11
A Krill, SM Platek, In-group and out-group membership mediates anterior cingulate activation to social exclusion. Front Evol Neurosci 1, 1–7 (2009).
12
E Kross, T Egner, K Ochsner, J Hirsch, G Downey, Neural dynamics of rejection sensitivity. J Cogn Neurosci 19, 945–956 (2007).
13
LH Somerville, TF Heatherton, WM Kelley, Anterior cingulate cortex responds differentially to expectancy violation and social rejection. Nat Neurosci 9, 1007–1008 (2006).
14
D Davis, PR Shaver, ML Vernon, Physical, emotional, and behavioral reactions to breaking up: The roles of gender, age, emotional involvement, and attachment style. Pers Soc Psychol Bull 29, 871–884 (2003).
15
JT Cacioppo, W Patrick Loneliness: Human Nature and the Need for Social Connection (W. W. Norton, New York, London, pp xiv, 317 pp. (2009).
16
J Panksepp, Neuroscience. Feeling the pain of social loss. Science 302, 237–239 (2003).
17
G Downey, SI Feldman, Implications of rejection sensitivity for intimate relationships. J Pers Soc Psychol 70, 1327–1343 (1996).
18
M Rosenberg Society and the Adolescent Self Image. (Princeton University Press, New Jersey, 1965).
19
JC Brooks, L Zambreanu, A Godinez, AD Craig, I Tracey, Somatotopic organisation of the human insula to painful heat studied with high resolution functional imaging. Neuroimage 27, 201–209 (2005).
20
L Mazzola, J Isnard, R Peyron, M Guénot, F Mauguière, Somatotopic organization of pain responses to direct electrical stimulation of the human insular cortex. Pain 146, 99–104 (2009).
21
SB Eickhoff, K Amunts, H Mohlberg, K Zilles, The human parietal operculum. II. Stereotaxic maps and correlation with functional imaging results. Cereb Cortex 16, 268–279 (2006).
22
U Baumgärtner, W Tiede, RD Treede, AD Craig, Laser-evoked potentials are graded and somatotopically organized anteroposteriorly in the operculoinsular cortex of anesthetized monkeys. J Neurophysiol 96, 2802–2808 (2006).
23
U Baumgärtner, et al., Multiple somatotopic representations of heat and mechanical pain in the operculo-insular cortex: A high-resolution fMRI study. J Neurophysiol 104, 2863–2872 (2010).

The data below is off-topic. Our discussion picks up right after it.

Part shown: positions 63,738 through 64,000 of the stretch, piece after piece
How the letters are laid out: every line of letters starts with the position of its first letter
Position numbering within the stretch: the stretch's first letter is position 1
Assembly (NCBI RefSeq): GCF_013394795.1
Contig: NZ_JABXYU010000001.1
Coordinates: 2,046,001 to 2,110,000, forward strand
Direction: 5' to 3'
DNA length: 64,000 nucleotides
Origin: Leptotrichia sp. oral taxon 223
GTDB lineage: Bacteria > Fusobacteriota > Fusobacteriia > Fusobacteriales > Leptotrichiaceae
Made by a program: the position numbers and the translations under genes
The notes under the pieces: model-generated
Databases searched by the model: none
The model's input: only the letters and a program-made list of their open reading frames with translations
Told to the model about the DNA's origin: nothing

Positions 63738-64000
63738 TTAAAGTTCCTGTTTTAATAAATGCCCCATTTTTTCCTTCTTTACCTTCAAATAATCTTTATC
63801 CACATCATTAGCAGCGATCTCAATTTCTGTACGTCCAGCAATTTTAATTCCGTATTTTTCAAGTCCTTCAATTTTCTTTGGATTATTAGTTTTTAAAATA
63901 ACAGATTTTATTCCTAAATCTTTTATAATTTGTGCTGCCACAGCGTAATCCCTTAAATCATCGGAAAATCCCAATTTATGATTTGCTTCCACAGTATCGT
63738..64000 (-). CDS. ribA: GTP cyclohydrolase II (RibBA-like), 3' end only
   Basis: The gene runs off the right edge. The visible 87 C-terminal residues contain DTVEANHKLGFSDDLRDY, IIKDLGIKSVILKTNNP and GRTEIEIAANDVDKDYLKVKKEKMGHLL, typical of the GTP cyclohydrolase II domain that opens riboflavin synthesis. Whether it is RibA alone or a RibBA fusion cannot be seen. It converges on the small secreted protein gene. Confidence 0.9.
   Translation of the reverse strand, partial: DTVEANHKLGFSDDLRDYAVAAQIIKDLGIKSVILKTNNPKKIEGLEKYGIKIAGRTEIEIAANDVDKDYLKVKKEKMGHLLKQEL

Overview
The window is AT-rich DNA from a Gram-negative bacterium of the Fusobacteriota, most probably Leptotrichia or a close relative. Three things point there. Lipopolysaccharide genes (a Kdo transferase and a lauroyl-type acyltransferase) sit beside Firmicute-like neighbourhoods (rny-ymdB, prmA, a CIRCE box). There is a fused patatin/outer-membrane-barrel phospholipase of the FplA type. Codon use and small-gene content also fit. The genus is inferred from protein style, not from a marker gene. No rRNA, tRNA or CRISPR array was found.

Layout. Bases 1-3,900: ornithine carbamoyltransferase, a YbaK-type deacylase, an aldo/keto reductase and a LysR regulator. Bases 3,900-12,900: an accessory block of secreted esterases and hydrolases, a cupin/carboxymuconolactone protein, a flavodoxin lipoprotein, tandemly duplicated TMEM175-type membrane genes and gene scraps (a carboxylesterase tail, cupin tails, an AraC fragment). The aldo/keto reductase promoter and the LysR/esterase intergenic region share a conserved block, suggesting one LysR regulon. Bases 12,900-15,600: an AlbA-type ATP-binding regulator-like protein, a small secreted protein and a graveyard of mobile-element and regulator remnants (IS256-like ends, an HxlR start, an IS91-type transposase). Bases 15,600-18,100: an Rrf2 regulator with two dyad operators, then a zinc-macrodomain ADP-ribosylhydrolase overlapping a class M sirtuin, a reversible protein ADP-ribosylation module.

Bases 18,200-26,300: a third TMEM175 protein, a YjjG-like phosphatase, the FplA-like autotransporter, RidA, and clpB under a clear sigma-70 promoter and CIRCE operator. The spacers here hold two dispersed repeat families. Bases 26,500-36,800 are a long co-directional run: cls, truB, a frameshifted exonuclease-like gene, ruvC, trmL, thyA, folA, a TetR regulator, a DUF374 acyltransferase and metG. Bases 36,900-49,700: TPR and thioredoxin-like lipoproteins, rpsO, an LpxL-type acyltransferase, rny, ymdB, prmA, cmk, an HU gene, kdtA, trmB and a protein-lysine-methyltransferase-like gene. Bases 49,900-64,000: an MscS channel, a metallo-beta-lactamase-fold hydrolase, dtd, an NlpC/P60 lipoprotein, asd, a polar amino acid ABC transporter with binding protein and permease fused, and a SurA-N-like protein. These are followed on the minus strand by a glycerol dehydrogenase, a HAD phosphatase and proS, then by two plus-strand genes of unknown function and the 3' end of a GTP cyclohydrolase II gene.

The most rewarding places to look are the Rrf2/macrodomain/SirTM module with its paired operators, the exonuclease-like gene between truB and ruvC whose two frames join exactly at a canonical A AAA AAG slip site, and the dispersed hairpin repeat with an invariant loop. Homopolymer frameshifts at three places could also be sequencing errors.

24
TD Wager, LF Barret, From affect to control: Functional specialization of the insula in motivation and regulation. Available at http://wagerlab.colorado.edu/papers/. Accessed May 1, 2010, 2004).
25
H Kober, et al., Functional grouping and cortical-subcortical interactions in emotion: A meta-analysis of neuroimaging studies. Neuroimage 42, 998–1031 (2008).
26
DE Nee, TD Wager, J Jonides, Interference resolution: Insights from a meta-analysis of neuroimaging tasks. Cogn Affect Behav Neurosci 7, 1–17 (2007).
27
JX Van Snellenberg, TD Wager, Cognitive and motivational functions of the human prefrontal cortex. Luria's Legacy in the 21st Century, eds A-L Christensen, D Bougakov, E Goldberg (Oxford University Press, New York, 2009).
28
TD Wager, J Jonides, S Reading, Neuroimaging studies of shifting attention: A meta-analysis. Neuroimage 22, 1679–1693 (2004).
29
TD Wager, EE Smith, Neuroimaging studies of working memory: A meta-analysis. Cogn Affect Behav Neurosci 3, 255–274 (2003).
30
LW Barsalou, Grounded cognition. Annu Rev Psychol 59, 617–645 (2008).
31
PM Niedenthal, Embodying emotion. Science 316, 1002–1005 (2007).
32
AR Damasio, et al., Subcortical and cortical brain activity during the feeling of self-generated emotions. Nat Neurosci 3, 1049–1056 (2000).
33
NI Eisenberger, TK Inagaki, LT Rameson, NM Mashal, MR Irwin, An fMRI study of cytokine-induced depressed mood and social pain: The role of sex differences. Neuroimage 47, 881–890 (2009).
34
BM Way, SE Taylor, NI Eisenberger, Variation in the mu-opioid receptor gene (OPRM1) is associated with dispositional and neural sensitivity to social rejection. Proc Natl Acad Sci USA 106, 15079–15084 (2009).
35
M Leary, C Springer, Hurt feelings: The neglected emotion. Behaving Badly: Aversive Behaviors in Interpersonal Relationships, ed RM Kowalski (American Psychological Association, Washington, D.C.), pp. 151–175 (2001).
36
M Leary, C Springer, L Negel, E Ansell, K Evans, The causes, phenomenology, an consequences of hurt feelings. J Pers Soc Psychol 74, 1225–1237 (1998).
37
G Macdonald, Social pain and hurt feelings. Cambridge Handbook of Personality Psychology, eds PJ Corr, G Matthews (Cambridge University Press, New York, Vol 541–555. (2007).
38
KL Phan, et al., Neural correlates of individual ratings of emotional salience: A trial-related fMRI study. Neuroimage 21, 768–780 (2004).
39
CE Waugh, JP Hamilton, IH Gotlib, The neural temporal dynamics of the intensity of emotional experience. Neuroimage 49, 1699–1707 (2010).
40
C Keysers, JH Kaas, V Gazzola, Somatosensation in social perception. Nat Rev Neurosci 11, 417–428 (2010).
41
G Hein, T Singer, I feel how you feel but not always: The empathic brain and its modulation. Curr Opin Neurobiol 18, 153–158 (2008).
42
A Ploghaus, et al., Dissociating pain from its anticipation in the human brain. Science 284, 1979–1981 (1999).
43
CA Porro, et al., Does anticipation of pain affect cortical nociceptive systems? J Neurosci 22, 3206–3214 (2002).
44
A Aron, et al., Reward, motivation, and emotion systems associated with early-stage intense romantic love. J Neurophysiol 94, 327–337 (2005).
45
A Bartels, S Zeki, The neural basis of romantic love. Neuroreport 11, 3829–3834 (2000).
46
A Bartels, S Zeki, The neural correlates of maternal and romantic love. Neuroimage 21, 1155–1166 (2004).
47
O Ayduk, W Mischel, G Downey, Attentional mechanisms linking rejection to hostile reactivity: The role of “hot” versus “cool” focus. Psychol Sci 13, 443–448 (2002).
48